Dog Dinner Parties and Shoe Calendars: the Life of Francis Egerton

Francis Egerton, 3rd Duke of Bridgewater (May 21, 1736 – March 8, 1803), is remembered as the "father of British inland navigation." He is credited for the Bridgewater Canal, commonly identified as the said to be the first true canal the modern world. History also remembers him as one of its biggest eccentrics. Egerton loved... Continue Reading →

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The Pharoah, Flies, and Honey

Egyptian Pharaoh Pepi II (2284 BC - c. 2216 BC) had an extreme dislike of flies and an ingenious way of dealing with the problem. He would cover servants with honey and use them to lure the flies away from his presence.

20 Quirks and Strange Habits — The Weird Side of Famous Writers

Readers of this site will not be surprised that famous writers have their own niche in the realm of eccentricity. Whether it be their unusual jobs, their acerbic wit, or creepy predictions, the more famous the author, the more exaggerated the quirkiness. Now, thanks to Writer and Blogger Jack Milgram,  we now have documented the... Continue Reading →

Nothing Says, “I Love You” Like Your Husband’s Severed Head in a Bag

Sir Walter Raleigh’s life came to an end on October 29, 1618. On orders from James I, the executioner took Raleigh’s head from his shoulders (although needing two strikes of the axe to finish the job). It then fell to his wife to bury his body -- well, most of it, anyway. Having removed Raleigh’s... Continue Reading →

Winston Churchill’s Prescription for Prohibition

Winston Churchill was well known for his fondness of alcohol, and he was concerned that his access to his favorite drink would be curtailed during his visits to the United States in its Prohibition days. To make sure he was never without accessible libation, he persuaded his physician to write him a prescription, describing his... Continue Reading →

This Is Why Teens Generally Don’t Get to Choose Their Names

In 2008 19-year-old George Garratt legally changed his name to "Captain Fantastic Faster Than Superman Spiderman Batman Wolverine Hulk And The Flash Combined." He said he wanted to "be unique." Not to be outdone, these guys went a step further a couple of years later.  They still didn't match the complexity of this fellow, whose given... Continue Reading →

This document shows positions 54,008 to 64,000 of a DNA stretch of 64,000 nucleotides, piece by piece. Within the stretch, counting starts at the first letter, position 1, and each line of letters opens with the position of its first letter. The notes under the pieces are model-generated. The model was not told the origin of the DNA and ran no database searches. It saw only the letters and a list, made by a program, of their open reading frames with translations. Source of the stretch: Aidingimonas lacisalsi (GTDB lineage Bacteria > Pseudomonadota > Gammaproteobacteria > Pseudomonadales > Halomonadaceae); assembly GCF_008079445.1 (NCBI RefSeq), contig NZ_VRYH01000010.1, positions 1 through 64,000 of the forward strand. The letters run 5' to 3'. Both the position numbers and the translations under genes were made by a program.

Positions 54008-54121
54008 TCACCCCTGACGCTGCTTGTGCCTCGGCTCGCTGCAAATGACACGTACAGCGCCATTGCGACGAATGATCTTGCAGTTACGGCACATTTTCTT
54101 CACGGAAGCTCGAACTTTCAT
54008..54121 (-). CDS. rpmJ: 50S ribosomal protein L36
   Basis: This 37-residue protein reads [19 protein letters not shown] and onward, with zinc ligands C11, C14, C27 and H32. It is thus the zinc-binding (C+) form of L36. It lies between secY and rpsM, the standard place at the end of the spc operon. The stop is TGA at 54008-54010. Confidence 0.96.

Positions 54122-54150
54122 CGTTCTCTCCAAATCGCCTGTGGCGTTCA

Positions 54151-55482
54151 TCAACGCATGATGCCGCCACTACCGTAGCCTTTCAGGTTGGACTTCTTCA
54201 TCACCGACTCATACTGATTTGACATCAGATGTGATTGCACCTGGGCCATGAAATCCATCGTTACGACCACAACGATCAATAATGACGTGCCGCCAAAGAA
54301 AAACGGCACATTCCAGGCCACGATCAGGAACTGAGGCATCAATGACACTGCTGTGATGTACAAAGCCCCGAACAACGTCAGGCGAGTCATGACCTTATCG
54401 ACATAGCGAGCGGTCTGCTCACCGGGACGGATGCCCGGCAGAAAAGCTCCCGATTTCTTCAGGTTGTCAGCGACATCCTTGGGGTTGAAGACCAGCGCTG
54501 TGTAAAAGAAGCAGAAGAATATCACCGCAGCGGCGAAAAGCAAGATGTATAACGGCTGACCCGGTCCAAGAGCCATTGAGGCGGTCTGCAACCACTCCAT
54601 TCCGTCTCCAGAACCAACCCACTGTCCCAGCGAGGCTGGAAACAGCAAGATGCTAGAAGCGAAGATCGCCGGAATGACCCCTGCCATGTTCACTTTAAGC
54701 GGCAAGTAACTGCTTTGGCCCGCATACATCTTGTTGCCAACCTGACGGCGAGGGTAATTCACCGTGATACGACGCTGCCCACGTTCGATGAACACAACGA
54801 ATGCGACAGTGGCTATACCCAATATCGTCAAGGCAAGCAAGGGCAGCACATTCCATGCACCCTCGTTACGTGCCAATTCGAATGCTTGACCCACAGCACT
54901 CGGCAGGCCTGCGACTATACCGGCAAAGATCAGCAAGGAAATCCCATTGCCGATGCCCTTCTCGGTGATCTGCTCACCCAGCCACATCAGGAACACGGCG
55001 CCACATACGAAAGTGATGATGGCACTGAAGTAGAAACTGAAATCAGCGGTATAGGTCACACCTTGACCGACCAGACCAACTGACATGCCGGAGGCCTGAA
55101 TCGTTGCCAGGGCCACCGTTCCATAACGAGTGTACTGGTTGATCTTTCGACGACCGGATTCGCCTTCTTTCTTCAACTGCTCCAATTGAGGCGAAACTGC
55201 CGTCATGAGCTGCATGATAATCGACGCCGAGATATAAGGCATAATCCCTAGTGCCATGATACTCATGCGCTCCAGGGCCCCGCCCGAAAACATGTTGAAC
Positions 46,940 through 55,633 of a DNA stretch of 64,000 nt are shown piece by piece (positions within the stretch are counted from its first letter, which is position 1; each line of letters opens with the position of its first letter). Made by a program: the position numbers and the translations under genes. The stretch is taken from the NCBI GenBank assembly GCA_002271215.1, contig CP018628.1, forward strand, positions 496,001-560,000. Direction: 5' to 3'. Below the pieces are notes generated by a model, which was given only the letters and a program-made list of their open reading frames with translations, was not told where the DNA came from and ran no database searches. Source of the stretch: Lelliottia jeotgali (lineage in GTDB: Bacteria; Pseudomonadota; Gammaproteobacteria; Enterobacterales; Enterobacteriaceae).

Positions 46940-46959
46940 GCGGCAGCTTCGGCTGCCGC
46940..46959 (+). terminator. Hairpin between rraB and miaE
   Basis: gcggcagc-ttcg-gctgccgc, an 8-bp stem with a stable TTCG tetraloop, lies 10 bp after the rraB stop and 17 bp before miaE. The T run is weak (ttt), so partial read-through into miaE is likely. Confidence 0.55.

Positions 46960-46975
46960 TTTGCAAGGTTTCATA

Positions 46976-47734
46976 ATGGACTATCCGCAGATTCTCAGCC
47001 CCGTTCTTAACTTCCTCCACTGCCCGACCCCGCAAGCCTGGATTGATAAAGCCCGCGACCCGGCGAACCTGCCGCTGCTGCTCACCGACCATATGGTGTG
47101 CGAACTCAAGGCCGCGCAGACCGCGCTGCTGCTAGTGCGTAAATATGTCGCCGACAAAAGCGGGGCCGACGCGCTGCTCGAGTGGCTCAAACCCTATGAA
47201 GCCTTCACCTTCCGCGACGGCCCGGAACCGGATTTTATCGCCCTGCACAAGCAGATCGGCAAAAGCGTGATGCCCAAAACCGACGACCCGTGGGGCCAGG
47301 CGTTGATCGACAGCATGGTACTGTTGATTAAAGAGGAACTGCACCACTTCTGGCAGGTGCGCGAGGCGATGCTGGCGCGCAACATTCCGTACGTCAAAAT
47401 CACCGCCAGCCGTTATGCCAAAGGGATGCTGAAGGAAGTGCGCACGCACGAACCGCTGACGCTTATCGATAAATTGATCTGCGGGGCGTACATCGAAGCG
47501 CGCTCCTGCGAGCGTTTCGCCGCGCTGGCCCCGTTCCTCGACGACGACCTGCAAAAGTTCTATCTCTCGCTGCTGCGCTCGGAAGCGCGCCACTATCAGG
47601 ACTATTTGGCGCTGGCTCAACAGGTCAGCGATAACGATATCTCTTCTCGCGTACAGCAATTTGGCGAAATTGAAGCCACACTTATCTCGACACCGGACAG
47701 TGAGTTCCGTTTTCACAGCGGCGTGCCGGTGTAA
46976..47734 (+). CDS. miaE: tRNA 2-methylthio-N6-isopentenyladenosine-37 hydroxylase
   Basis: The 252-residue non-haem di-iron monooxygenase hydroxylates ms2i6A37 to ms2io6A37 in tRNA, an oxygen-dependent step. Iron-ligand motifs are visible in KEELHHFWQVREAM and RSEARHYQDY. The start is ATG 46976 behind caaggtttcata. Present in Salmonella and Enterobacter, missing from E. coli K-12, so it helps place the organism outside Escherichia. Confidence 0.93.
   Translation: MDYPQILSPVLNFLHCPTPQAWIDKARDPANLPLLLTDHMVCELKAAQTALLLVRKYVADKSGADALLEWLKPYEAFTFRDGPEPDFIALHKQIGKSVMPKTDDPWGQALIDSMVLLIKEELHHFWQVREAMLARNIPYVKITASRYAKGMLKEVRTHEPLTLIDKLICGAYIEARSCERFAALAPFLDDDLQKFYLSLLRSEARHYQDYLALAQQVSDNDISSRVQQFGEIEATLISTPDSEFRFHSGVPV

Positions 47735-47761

Was Tycho a Psycho? Weird Facts About One of History’s Greatest Astronomers

Tycho Brahe (1546-1601) was one of the greatest astronomers to ever live. He was also probably at least a little bit off his gourd, if history is to judge. The Danish astronomer who brought a new level of exactitude to astronomical observations and applied that specificity to the theories and observations of Copernicus and Ptolemy,... Continue Reading →

Just Because You’re Paranoid Doesn’t Mean Everyone Isn’t Out to Get You

Label someone as a "conspiracy theorist" and you might as well be calling that person a "wacko," "nut job," or any other phrase that questions his or her rationality. Of course, depending on who you talk to, you might find out that this is all part of the biggest conspiracy yet. In his book Conspiracy Theory... Continue Reading →

Maintaining Propriety With Gentleman’s Gloves

One of President Theodore Roosevelt's favorite pastimes was called "scrambles." This activity involved point-to-point walks, where the participants were allowed to move forward only in a straight line. Upon meeting an obstacle, they could go over or through it, but never around. “While in the White House I always tried to get a couple hours'... Continue Reading →

The Terror of London Cabbies — the Strange Case of Mrs. Giacometti Prodgers

Readers of the May 23, 1890 edition of the Chicago Tribune may have expressed amused curiosity at the following item in the Personals section: “Mrs. Giacometti Prodgers, the terror of London cabmen, is dead.” Who was this fearsome Mrs. Prodgers, and what did she do to cause even the heartiest of London's cabbies to flee at the... Continue Reading →

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